In the world of hiring, soft skills have recently become the holy grail of recruiting. Soft skills like emotional intelligence and interpersonal skills like communication and empathy are among the most in-demand qualifications.
According to LinkedIn, more than half of nearly 300 hiring managers surveyed reported that the lack of soft skills among job candidates is limiting their company’s productivity.
Recruiters are getting creative in trying to find new hires with talent in communication, time management, negotiating, writing, listening, problem solving, and decision making.
Soft skills, the more intuitive EQ, are seen as a better predictor of success than hard skills, which can be taught or trained.
Why are soft skills the best predictor of success? How can hiring managers design a recruitment process that takes these skills into account?
The case for soft skills
Soft skills are in-demand in nearly every company and every industry. A Wall Street Journal survey of 900 executives found that 92% said soft skills were equally important or more important than technical skills.
But 89% of those surveyed said they have a somewhat difficult time finding people with the requisite attributes. Likewise, LinkedIn’s Workforce Report discovered that the four most in-demand soft skills are leadership, communication, collaboration, and time management.
Daniel Goleman, author of “Emotional Intelligence at Work”, found in his research of 500 executives that emotional intelligence was a better predictor of top performance than previous experience or IQ.
CEOs at some of the world’s top companies like Amazon, Xerox, and Tesla have designed their entire corporate structure around soft skills. These skills aren’t just great for creating a fulfilling and pleasant work environment.
The link between profit and leaders with high emotional intelligence is clear. In one study, CEOs whose employees rated them high in character had an average return of 9.35% over a two-year period, nearly five times as much as companies with CEOs who had low character ratings.
The case for recruiting for soft skills is strong, but there’s something to be said for balancing good leadership and communication with individuals who have honed their talent.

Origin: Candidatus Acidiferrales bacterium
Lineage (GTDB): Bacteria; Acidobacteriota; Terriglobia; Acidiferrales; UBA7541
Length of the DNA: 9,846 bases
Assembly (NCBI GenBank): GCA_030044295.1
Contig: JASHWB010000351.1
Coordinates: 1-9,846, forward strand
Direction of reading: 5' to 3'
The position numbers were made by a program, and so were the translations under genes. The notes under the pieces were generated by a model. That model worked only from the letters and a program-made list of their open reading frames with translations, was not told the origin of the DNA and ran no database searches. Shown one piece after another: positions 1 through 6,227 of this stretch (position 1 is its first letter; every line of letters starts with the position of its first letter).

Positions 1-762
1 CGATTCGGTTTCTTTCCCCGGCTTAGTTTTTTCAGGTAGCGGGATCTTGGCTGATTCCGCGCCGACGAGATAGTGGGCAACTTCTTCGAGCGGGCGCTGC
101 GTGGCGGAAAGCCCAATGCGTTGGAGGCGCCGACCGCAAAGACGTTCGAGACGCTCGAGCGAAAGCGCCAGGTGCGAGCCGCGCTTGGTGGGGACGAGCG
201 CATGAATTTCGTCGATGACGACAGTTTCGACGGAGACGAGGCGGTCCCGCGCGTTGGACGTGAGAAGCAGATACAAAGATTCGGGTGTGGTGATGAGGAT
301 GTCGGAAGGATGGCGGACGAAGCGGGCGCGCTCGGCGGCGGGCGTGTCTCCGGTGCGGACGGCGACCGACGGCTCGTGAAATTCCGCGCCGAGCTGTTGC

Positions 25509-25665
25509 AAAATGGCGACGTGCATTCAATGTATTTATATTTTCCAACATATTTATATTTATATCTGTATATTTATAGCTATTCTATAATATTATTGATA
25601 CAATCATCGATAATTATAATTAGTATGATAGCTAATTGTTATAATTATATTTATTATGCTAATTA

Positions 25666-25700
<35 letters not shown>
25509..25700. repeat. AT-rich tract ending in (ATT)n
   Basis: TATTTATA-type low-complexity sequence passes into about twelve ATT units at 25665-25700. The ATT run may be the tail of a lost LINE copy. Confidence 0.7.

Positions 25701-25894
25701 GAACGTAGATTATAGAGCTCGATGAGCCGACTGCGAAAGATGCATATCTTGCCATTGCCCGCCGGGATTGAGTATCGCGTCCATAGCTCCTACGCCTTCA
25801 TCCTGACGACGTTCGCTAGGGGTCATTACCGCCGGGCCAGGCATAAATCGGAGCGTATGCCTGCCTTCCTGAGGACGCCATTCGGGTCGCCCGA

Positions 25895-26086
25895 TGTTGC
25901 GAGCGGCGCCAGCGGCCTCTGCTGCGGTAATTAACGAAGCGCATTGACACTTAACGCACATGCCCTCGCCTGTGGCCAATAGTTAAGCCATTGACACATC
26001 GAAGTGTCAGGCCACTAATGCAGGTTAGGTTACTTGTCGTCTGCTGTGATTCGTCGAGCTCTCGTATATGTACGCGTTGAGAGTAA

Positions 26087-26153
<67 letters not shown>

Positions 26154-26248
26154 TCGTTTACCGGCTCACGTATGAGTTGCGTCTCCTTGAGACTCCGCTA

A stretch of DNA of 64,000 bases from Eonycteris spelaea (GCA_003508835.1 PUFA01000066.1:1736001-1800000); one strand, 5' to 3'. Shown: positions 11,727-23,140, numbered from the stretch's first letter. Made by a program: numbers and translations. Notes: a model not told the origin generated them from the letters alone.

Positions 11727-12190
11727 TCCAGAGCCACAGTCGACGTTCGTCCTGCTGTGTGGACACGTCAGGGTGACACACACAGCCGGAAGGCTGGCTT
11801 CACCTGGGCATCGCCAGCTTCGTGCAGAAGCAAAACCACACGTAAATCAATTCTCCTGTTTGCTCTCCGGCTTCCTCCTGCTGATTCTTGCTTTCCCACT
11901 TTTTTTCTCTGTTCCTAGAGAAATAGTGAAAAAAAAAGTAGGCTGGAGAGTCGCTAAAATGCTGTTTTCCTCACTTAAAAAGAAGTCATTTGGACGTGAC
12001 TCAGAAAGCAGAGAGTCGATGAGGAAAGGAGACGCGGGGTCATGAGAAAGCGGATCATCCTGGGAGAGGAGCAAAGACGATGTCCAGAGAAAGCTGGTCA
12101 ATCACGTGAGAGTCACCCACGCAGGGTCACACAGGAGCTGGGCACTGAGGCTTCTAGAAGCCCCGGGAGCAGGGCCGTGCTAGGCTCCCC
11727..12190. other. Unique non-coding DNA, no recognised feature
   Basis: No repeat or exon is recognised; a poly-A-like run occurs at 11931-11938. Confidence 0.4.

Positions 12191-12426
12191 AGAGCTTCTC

Don’t ignore hard skills
Cal Newport, author of “So Good They Can’t Ignore You”, believes that to have a successful career, you must develop skills that make you an expert in something. There will always be a market for those with an in-depth knowledge.
Certain fields will always demand new hires with niche skills and technical training. Newport argues that the more mastery you have in a skill, the more control and satisfaction it will give you in your career.
While it’s true that technical masters do become top CEOs, Steve Jobs and Bill Gates come to mind, other experts note that eventually, soft skills and emotional intelligence must be learned.
How to hire for hard skills and emotional intelligence
Unfortunately, soft skills can’t be found on a resume, which is what makes hiring them so difficult. Companies who hire successfully with low turnover have learned how to construct their interview process to cover hard and soft skills.
These recruiters ask candidates to perform tests mimicking real-world scenarios to get the best prediction of their success in the company. These skills tests then get triangulated with psychometrics and attitude testing.
The advent of Artificial Intelligence has made it possible to weigh soft skills versus hard skills equally. Where in the past a candidate might wow a recruiter in the interview but have no mastery over their field, an algorithm can’t be easily biased by a resume or stellar presentation.
Smart companies have even begun to customize their interview process for certain soft skills that are applicable to each open position. Your extroverts become your top sales people, while your listeners join your HR team.
There’s a place for both hard skills and soft skills in the workplace: it’s up to your hiring team to find the right combination for success.
This article first appeared in Vervoe.